Nanosilver is pretty popular in the dental industry. For years, it’s been used as a coating on dental and surgical tools due to its antimicrobial properties. It’s why you’ll also find it used in some adhesives and resins – and a wealth of household products, too, from washing machines to clothing to toothbrushes. It’s even used as an ingredient in some toothpastes!
But increasingly, people are asking, “At what cost to our health and environment?”
Not All Silvers Are Created Equal
Centuries ago, the ancient Egyptians and Persians stored their water in silver containers to keep it clean and fresh. The Romans and Greeks knew it had powerful antibacterial properties and used it for healing wounds. American pioneers would toss silver coins into their water casks for purification, and during World War I, silver compounds were used to prevent the spread of infection.
Smaller concentrations of silver have been used in medicine over the years, as well. Colloidal silver – in which microscopic particles are suspended in distilled water or other liquid – may be the most familiar, having been popular in some circles of natural medicine.
As small as those particles are, though, they are a million times bigger than nanoparticles. To put that in perspective, think of the difference in size between a shirt button and the great state of Texas. That button is the nanoparticle.
Such particles behave very differently from their “macro” counterparts. In a traditional chemical reaction, elements bind mostly with surface molecules, while the interior remains stable. Nanoparticles are all surface, highly reactive and eager to bind. In its macro state, aluminum, for instance, is fairly stable; nano-aluminum, on the other hand, will explode when exposed to air.
What We Don’t Know About Nanosilver > What We Do Know
For all the time we’ve known about the beneficial uses of silver, we’ve also known that it can be toxic to humans and the environment alike – even in its macro form. Unfortunately, no one yet knows too much about the effects of nanosilver, though based on what we do know, there’s ample room for concern. Their incredibly small size – comparable to that of a virus – allows them to pass through cell walls, the blood brain barrier and the placental wall, possibly impeding cell function and ultimately contributing to disease.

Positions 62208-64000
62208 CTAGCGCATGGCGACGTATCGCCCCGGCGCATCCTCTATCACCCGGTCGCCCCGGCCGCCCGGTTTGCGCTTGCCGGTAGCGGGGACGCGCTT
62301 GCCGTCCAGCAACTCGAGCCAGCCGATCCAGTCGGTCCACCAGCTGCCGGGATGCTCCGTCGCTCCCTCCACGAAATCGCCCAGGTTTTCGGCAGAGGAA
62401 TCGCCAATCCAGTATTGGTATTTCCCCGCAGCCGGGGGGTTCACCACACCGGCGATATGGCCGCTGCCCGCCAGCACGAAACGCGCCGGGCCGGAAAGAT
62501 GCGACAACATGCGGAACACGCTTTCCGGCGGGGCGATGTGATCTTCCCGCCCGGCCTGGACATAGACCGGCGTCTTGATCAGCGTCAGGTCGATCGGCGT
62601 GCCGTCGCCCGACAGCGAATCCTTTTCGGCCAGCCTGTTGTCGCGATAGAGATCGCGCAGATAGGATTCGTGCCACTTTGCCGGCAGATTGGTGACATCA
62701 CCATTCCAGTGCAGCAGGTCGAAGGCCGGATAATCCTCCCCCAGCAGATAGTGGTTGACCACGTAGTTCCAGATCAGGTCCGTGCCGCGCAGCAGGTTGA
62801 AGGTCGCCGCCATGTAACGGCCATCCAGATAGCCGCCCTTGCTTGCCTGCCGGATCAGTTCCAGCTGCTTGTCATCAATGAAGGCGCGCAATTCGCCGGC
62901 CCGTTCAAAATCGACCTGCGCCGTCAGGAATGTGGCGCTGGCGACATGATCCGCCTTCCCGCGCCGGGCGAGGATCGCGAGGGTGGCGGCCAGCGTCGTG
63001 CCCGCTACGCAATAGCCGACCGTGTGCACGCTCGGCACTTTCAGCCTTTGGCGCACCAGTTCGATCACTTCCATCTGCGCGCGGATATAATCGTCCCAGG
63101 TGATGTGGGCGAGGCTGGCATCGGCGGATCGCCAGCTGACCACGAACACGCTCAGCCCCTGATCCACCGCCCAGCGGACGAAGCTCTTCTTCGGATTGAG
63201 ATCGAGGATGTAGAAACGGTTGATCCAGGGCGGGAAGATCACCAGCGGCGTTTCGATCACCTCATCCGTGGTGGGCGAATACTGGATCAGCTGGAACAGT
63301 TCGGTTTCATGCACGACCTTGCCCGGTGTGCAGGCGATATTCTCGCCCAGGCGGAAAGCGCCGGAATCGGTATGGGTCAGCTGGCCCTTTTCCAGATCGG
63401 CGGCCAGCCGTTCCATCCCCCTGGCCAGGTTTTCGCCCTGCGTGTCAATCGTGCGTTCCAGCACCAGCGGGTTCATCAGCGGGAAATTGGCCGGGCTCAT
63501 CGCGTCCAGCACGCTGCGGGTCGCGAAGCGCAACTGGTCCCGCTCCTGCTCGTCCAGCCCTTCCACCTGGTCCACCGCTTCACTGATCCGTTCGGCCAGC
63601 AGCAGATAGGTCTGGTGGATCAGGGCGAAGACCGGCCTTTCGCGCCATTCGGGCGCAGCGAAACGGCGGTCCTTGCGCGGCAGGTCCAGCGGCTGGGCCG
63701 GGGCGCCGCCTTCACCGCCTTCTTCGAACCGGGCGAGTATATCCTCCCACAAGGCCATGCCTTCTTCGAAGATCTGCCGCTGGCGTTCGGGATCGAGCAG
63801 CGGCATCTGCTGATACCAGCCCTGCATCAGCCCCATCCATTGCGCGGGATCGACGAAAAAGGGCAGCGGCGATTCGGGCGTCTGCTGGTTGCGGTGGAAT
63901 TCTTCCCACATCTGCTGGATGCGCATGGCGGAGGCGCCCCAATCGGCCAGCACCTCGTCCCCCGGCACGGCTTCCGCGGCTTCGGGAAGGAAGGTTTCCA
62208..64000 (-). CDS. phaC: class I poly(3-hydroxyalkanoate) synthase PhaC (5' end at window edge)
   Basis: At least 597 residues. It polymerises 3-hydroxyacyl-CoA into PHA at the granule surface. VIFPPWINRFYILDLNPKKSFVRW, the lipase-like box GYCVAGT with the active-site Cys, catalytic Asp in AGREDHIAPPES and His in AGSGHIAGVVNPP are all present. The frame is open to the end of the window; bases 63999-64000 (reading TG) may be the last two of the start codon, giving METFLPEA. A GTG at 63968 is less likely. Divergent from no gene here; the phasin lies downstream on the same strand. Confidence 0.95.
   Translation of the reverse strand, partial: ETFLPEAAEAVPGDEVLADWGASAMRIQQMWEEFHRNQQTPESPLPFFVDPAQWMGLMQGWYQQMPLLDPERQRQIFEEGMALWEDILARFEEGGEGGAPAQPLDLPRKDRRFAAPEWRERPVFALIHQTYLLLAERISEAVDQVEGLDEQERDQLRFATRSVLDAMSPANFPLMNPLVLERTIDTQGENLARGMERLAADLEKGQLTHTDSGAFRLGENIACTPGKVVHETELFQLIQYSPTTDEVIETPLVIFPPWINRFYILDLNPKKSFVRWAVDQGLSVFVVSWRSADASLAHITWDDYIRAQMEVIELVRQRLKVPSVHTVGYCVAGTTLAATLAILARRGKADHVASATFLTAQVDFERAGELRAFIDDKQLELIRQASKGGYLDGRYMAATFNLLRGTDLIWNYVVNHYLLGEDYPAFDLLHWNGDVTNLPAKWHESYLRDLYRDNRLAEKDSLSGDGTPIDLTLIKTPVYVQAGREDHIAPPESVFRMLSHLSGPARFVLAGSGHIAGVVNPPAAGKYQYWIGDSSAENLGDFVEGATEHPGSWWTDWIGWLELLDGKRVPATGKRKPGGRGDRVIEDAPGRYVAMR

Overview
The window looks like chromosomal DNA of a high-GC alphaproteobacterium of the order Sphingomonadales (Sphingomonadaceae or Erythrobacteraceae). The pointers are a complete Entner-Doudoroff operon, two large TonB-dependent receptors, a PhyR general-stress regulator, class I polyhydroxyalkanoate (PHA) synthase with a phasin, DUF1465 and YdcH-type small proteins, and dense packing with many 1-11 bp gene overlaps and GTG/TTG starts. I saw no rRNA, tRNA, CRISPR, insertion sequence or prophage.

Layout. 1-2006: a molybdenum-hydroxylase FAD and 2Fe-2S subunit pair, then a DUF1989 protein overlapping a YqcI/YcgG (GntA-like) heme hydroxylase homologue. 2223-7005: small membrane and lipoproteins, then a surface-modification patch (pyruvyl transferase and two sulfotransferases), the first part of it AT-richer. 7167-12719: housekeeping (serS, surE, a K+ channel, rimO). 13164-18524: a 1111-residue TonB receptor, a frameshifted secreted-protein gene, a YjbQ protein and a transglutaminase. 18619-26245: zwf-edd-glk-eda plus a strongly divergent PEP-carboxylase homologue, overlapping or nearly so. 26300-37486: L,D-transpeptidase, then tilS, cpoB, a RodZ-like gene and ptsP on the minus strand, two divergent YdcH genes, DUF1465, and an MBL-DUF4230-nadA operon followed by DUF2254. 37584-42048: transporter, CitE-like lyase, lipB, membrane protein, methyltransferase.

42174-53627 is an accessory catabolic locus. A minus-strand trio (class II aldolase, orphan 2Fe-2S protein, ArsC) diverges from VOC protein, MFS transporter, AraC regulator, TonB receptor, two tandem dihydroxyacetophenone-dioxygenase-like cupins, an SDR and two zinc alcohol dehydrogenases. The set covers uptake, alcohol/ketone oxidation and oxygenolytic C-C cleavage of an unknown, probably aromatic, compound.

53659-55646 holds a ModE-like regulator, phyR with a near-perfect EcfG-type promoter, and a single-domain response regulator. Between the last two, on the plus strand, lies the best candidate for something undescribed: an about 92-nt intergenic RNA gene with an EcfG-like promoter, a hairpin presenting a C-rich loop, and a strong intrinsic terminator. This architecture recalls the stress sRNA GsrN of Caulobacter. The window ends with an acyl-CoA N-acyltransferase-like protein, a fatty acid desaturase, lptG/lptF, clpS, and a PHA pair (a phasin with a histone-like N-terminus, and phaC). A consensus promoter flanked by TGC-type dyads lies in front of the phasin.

Exposure to silver nanoparticles has been associated with “inflammatory, oxidative, genotoxic, and cytotoxic consequences”; the silver particulates primarily accumulate in the liver, but have also been shown to be toxic in other organs including the brain. Nano-silver applied to tissue-cultured human cells leads to the formation of free radicals, raising concerns of potential health risks.
Such concerns have led to both independent and EPA studies, which have shown that pure nansoilver causes chromosomal and growth defects in fish embryos and insect larvae. Another concern is that with the onslaught of these nanoparticles in our lives, they may build up in the body over time, aggregate and become as toxic as their macro counterparts.
As an antimicrobial, nanosilver is none too particular about which kind of bacteria it destroys. It affects both beneficial and harmful bacteria. Again, to what effect, we don’t yet know. At the same time, there’s already evidence that some species are already adapting and thriving as “superbugs” in its presence.
If Ever There Were a Case for the Precautionary Principle…
Much more research needs to be done, but that presents some unique challenges, as well. For one, nanoparticles are so tiny that only incredibly powerful microscopes can find them.
Also, how they break down in the environment varies greatly depending on how much is released at once, what kind of environment they are in, and what they are bound to. Research from Duke University’s Center for the Environmental Implications of NanoTechnology (CEINT) found that in an aquatic system, a large dump of nanosilver quickly stabilized and aggregated, making the system toxic. In a slow, steady release into soil, on the other hand, nanosilver initially broke down only to accumulate over time.
Of course, this also makes one fact glaringly obvious: Nanosilver does not just go away.
“My suspicion, based on the limited amount of work that’s been done, is that nanoparticles are way less toxic than DDT,” says Richard Di Giulio, an environmental toxicologist researching nanoparticle science for CEINT. “But what’s scary about nanoparticles is that we’re producing products with new nanomaterials far ahead of our ability to assess them.”
The precautionary principle says that if there is cause for concern but no scientific consensus as to whether an action will be harmful or not, we should hold off until those who want to do the action prove it will not, in fact, cause harm. The responsibility is theirs.
Based on what we’ve seen thus far, we think it would be wise to start practicing this with nanosilver.